Best Oboe Reeds Reviewed
Oboe is one of the most complicated wind instruments but also one of the most satisfying to master. It is a double-reed woodwind, meaning it uses two canes that vibrate against the mouthpiece. Professional oboists usually make their reeds, but there are online stores that sell oboe reeds if you’re a novice like I am. One thing I learned from a Youtube video, which incidentally got me started on this oboe journey, is that I have to have a special reed case. The plastic casings that the reeds are shipped in are good for just that: shipping. But I can’t exactly buy an oboe reed case without an actual reed.
Tbest’s reeds are made out of bamboo and are of medium strength. Every purchase contains five pieces. It is advertised that this brand does not need soaking.
The staple is the usual cork color. The thread is red, with a brown line a little above the bark. The tip is a light beige. It is encased in clear plastic tubes with a black butt where the staple is held during shipping.
- Five reeds are included in every purchase
- Made out of bamboo
- The “no soaking needed” feature. It feels a little iffy. Then again, there are five pieces in every purchase. I guess a little soaking won’t hurt
Eastar boasts of its high-quality products grown without human intervention in temperate and subtropical zones. It has medium-soft strength. The website boasts of its high precision CNC lathe production. They also weed out substandard reeds to provide top quality products to their customers, if you get my drift. Every purchase comes with three pieces.
The staple is the usual cork color with a black thread. A thin metal wire holds the back of the reed. The spine is noticeably darker than the rails. The tip is almost dirty white.
- Three pieces per purchase
- Professional looking with the black thread
- Unknown material, since the website did not specify what was used to make it
- Medium soft strength, which is slightly different from what I am looking for
Made from the most refined French cane, Emerald Oboe Reed has medium-soft strength. True to its name, the thread of this reed is lovely emerald green. The back is prominently darker than that of the rest until the tip. Each reed is sold individually. It weighs .16 ounces.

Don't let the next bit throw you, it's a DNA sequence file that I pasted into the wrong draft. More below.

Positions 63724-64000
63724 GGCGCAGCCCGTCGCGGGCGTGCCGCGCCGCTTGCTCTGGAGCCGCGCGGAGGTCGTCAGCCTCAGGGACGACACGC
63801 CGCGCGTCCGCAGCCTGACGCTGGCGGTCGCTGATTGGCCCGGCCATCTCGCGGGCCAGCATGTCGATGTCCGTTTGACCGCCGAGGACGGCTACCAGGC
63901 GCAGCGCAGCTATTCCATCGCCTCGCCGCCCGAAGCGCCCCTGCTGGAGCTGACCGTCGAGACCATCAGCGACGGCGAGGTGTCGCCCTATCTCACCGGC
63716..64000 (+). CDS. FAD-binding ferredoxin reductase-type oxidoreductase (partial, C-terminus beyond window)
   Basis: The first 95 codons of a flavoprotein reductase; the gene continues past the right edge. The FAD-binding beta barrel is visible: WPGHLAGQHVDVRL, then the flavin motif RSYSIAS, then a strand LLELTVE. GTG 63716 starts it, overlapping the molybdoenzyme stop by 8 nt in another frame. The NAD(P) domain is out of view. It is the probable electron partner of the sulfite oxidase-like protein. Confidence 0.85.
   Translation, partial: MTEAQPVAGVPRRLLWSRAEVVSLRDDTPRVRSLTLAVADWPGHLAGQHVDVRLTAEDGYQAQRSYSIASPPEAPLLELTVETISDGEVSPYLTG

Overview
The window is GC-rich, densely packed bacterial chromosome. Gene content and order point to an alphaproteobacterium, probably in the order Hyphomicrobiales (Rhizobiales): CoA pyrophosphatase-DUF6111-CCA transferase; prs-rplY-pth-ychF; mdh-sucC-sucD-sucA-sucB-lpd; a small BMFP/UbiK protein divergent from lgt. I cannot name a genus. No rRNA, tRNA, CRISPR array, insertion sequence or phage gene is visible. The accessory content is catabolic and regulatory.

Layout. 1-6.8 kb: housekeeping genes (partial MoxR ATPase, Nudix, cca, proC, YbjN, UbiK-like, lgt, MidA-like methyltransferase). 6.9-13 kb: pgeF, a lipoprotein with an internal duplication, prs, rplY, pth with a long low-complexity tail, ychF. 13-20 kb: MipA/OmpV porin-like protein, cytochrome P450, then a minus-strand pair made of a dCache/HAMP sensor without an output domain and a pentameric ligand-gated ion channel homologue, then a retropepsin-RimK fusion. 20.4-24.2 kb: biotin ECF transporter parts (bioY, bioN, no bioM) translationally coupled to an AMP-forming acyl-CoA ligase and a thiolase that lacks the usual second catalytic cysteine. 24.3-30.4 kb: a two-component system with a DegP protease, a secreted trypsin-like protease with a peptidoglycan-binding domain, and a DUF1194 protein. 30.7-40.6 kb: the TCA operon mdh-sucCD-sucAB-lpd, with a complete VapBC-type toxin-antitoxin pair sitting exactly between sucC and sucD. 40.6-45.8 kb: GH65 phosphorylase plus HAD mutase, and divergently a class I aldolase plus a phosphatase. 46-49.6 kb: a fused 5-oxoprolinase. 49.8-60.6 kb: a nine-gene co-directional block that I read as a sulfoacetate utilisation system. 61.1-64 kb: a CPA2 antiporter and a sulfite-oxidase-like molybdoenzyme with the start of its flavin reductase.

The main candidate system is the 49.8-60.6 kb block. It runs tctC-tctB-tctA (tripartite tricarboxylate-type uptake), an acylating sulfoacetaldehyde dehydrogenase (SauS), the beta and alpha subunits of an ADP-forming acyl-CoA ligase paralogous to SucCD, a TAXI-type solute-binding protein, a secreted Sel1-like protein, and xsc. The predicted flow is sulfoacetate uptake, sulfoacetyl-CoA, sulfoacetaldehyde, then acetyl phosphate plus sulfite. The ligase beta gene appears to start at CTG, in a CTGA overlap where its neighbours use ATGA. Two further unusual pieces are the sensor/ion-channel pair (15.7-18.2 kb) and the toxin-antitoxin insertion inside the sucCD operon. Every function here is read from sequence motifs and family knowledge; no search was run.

The reed from customer review posts is shipped in s clear container with a green butt for holding the cork. There is a wad of protective wool or cotton around the tip to protect it from breakage, but a handful of reviews did say that it was broken upon arrival.
Several oboists have recommended a medium-strength reed since it would be best to get a feel of the instrument during the initial stages of playing. Playing the oboe is no easy feat. There are dozens of pages about how difficult it is to learn and even harder to play. Then again, I am determined to learn this instrument. I want to start that journey by making the right choice with my first reed.
- I like the color of this one
- Lots of reviews to check and double-check the quality of the reeds and shipping container
- Lukewarm reviews, with lots of complaints about broken reeds straight out of the package
- They are sold per piece
Care for you Reed
Before I go about purchasing things I need, I take a moment and look up how to care for them. I did the same thing with this review. I looked up several reviews and videos about taking care of reeds, even coming across a satire video that I had a hard time deciphering if I should take it seriously or not.
First of all, you can make your reed or have someone make it for you. As I said earlier, novices and beginners usually just buy their first few reeds. Making your reed also means investing in tools that are typically niche and hard to find, meaning that they are expensive as well. If you can buy one, go get it. But if you are on a tight budget, buying pre-made ones is the way to go.
Next is soaking. Soaking is a practice before every session with the oboe. The reed’s upper part is soaked in clean water for a few minutes to loosen it up a little and prevent advanced wear and tear. However, only the tip must be submerged.
Cleaning is the next stage. One of the videos I watched on Youtube suggested running a pipe cleaner through the reed every two weeks to remove any food and saliva residue from your reed. This is also to prevent any mold from building up anywhere in the reed. Remember, the reeds are expensive.
Last is storage. As I’ve said in my introduction, you need a different reed case from the one it was shipped it. It’s an entirely different purchase and review, but if you invest in something as precise as a musical instrument, be ready to shell out a lot. Music is no joke. With a handful of exceptions, only those dedicated to the craft can survive.
Considering all of the facts I have presented above, I believe that Eastar Oboe Reeds are the best among these three choices. I was turned off by the no soaking feature of the Tbest and the cracked tips from Emerald.
I guess I just have to dig around a little more to know what the Eastar reeds are made of, but they are my choice for now.
FAQ: Frequent questions
? Which is the best?
Tbest Handmade Oboe Reed with Plastic Case
? How did we test them?
We tested 17 products, researched 15 sources, evaluated 147 reviews and spent 11+ hours on our guide.
? What should you look at before buying?
When choosing it's best to make a decision based on the price/quality, functionality and compatibility with other devices/technologies.
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